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What’s ACH and Why Should You Care?

What's ACH

ACH transfer. It’s yet another set of letters related to online business payments. But what does the abbreviation mean?

Abrupt Coin Habit.

No, wait.

Awesome Cash Here.

Getting warmer.

Automated Clearing House.

BINGO! Wait—can we go back to Awesome Cash Here?

Because that’s kind of what it is.

ACH provides an electronic network for ePayments that moved $43 trillion and 25 billion transactions in 2016 alone. Its system transfers money from your customers’ bank accounts (with their permission, of course) and deposits it into yours—no fuss, no muss, and no bank runs.

It’s basically online check payments. It offers a digital way to pay that’s quick, efficient, and cost-effective. ACH transfers also take the form of direct deposits, a preferred way to pay employees and contractors.

Basically, if you want to pay and get paid faster, you’ll want to know more.

1. ACH as a payment solution is great for your cash flow.

When you pay with a credit card or paper check, it can take anywhere between a week to 30 days for that payment to actually leave your bank account. In the meantime, you’re juggling cash flow and trying to remember what will hit when.

With an ACH transfer, the debit is reflected on your account immediately. There’s no guessing game. You can schedule ACH transfers for specific dates or as recurring payments so you know exactly when that payment will hit.

AR loves ACH payments. Your customers authorize your company to deduct an amount from their bank account. Within a day or two, that money lands in your organization’s account. You don’t have to wait for them to mail a paper check or hassle them to pay.

The best ACH scenario revolves around recurring customer payments. On a set date, your business will automatically have customer payments in your account. It’s perfect for your cash flow.

2. ACH transfers are easy on the wallet.

When compared to other means of payments, ACHs are gentle on the budget.

Credit cards charge you to use them—either you pay in transaction processing fees if you’re collecting money or you risk interest rates if you use them for payments.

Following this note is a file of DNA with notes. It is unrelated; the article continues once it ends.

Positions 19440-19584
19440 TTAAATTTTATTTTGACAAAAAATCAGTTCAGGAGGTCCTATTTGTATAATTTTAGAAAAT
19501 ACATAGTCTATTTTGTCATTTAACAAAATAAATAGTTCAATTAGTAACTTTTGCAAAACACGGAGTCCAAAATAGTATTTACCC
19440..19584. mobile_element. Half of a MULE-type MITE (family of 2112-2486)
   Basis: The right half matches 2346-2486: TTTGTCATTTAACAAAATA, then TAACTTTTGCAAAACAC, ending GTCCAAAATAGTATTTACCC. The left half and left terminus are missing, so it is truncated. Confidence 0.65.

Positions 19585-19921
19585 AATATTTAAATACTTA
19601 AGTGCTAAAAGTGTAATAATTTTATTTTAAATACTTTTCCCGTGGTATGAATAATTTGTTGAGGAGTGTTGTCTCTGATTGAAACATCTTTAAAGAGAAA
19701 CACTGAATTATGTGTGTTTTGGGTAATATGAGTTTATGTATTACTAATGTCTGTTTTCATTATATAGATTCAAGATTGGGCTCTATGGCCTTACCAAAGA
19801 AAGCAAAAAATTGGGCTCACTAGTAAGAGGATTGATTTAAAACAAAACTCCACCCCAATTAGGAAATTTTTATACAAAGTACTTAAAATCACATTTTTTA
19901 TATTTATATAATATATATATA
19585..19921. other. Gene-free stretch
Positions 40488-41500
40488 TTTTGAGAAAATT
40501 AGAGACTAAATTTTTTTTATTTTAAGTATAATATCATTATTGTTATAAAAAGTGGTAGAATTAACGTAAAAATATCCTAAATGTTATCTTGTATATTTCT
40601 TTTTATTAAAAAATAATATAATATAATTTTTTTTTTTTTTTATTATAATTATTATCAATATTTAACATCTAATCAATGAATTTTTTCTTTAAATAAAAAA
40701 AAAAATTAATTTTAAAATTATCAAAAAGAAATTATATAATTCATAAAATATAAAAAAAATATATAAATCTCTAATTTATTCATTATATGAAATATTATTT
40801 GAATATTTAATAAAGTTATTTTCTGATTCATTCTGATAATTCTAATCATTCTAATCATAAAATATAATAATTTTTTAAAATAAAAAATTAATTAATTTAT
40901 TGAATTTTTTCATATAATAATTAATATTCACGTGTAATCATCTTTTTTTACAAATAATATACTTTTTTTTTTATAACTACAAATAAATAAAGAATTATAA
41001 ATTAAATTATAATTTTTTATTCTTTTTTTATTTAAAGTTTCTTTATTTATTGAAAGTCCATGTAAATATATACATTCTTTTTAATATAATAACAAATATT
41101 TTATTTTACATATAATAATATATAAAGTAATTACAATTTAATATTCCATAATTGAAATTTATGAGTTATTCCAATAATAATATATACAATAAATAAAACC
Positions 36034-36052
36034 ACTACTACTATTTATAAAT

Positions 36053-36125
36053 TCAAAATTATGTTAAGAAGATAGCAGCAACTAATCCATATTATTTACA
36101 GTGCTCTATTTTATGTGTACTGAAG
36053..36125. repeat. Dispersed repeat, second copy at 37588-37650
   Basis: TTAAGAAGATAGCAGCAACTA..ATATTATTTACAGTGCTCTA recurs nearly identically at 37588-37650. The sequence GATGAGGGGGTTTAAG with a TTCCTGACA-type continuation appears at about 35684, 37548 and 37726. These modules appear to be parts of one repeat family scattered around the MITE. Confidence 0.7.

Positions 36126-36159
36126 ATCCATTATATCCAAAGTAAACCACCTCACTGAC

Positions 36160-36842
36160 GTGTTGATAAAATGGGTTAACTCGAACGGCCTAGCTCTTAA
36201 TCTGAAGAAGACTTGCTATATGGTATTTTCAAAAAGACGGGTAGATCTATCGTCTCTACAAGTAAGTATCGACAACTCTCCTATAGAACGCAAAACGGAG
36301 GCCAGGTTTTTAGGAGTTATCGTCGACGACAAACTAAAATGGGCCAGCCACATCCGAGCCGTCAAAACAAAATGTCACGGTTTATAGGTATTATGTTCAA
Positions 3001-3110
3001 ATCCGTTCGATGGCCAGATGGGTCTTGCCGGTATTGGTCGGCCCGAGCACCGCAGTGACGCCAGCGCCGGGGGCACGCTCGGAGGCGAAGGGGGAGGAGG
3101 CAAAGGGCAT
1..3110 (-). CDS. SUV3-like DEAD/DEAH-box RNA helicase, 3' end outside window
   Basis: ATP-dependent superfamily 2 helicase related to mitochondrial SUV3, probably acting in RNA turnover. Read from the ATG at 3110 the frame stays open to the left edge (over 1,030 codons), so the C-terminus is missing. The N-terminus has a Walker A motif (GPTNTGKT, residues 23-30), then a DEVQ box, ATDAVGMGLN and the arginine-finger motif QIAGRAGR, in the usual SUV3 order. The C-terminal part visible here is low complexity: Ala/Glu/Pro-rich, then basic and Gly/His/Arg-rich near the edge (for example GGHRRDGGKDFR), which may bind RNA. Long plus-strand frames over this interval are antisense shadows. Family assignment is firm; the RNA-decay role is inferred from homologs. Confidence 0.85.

Paper checks cost the most to use when you factor in the time, supplies, and bank fees. While an ACH payment can run you 49 cents, a check costs $5 or more to get out the door. If you process 20 checks a month, you’re out $1200 a year. If you went the route of ACH payments, it’d cost about $118.

3. Customers like ACH transfers.

ACH payments are secure and convenient. Customers are familiar with them. They use them for regular transactions such as paying utility bills and accepting direct deposits from employers. By powering your AR with the ability to accept ACH payments, you’re giving your customers an option they might prefer over other payment methods. After all, you want to keep it easy for them to pay your business.

4. ACH payments are secure.

ACH payments date back to 1974 when several financial organizations banded together to create regulations, standards, and security for these types of money transfers. Today, the federally regulated network is overseen by NACHA—The Electronic Payments Association. The not-for-profit organization enforces a strict set of controls and procedures for all parties using ACH payments.

In this study, checks accounted for attempted or actual fraud in 55% of businesses polled. For ACH debits, that number dropped by more than half. ACH payments are even more secure when combined with a payment solution that enforces the separation of duties and limits access only to authorized personnel. This effort significantly reduces the risk of internal theft.

Intrigued? It’s time to give ACH transfers a try.

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Kate Wilson
Social Media Manager, Bill.com
Kate is in charge of all things social at Bill.com. When she's not writing every type of content imaginable, she's drinking strong coffee and debating the use of the Oxford comma with her coworkers.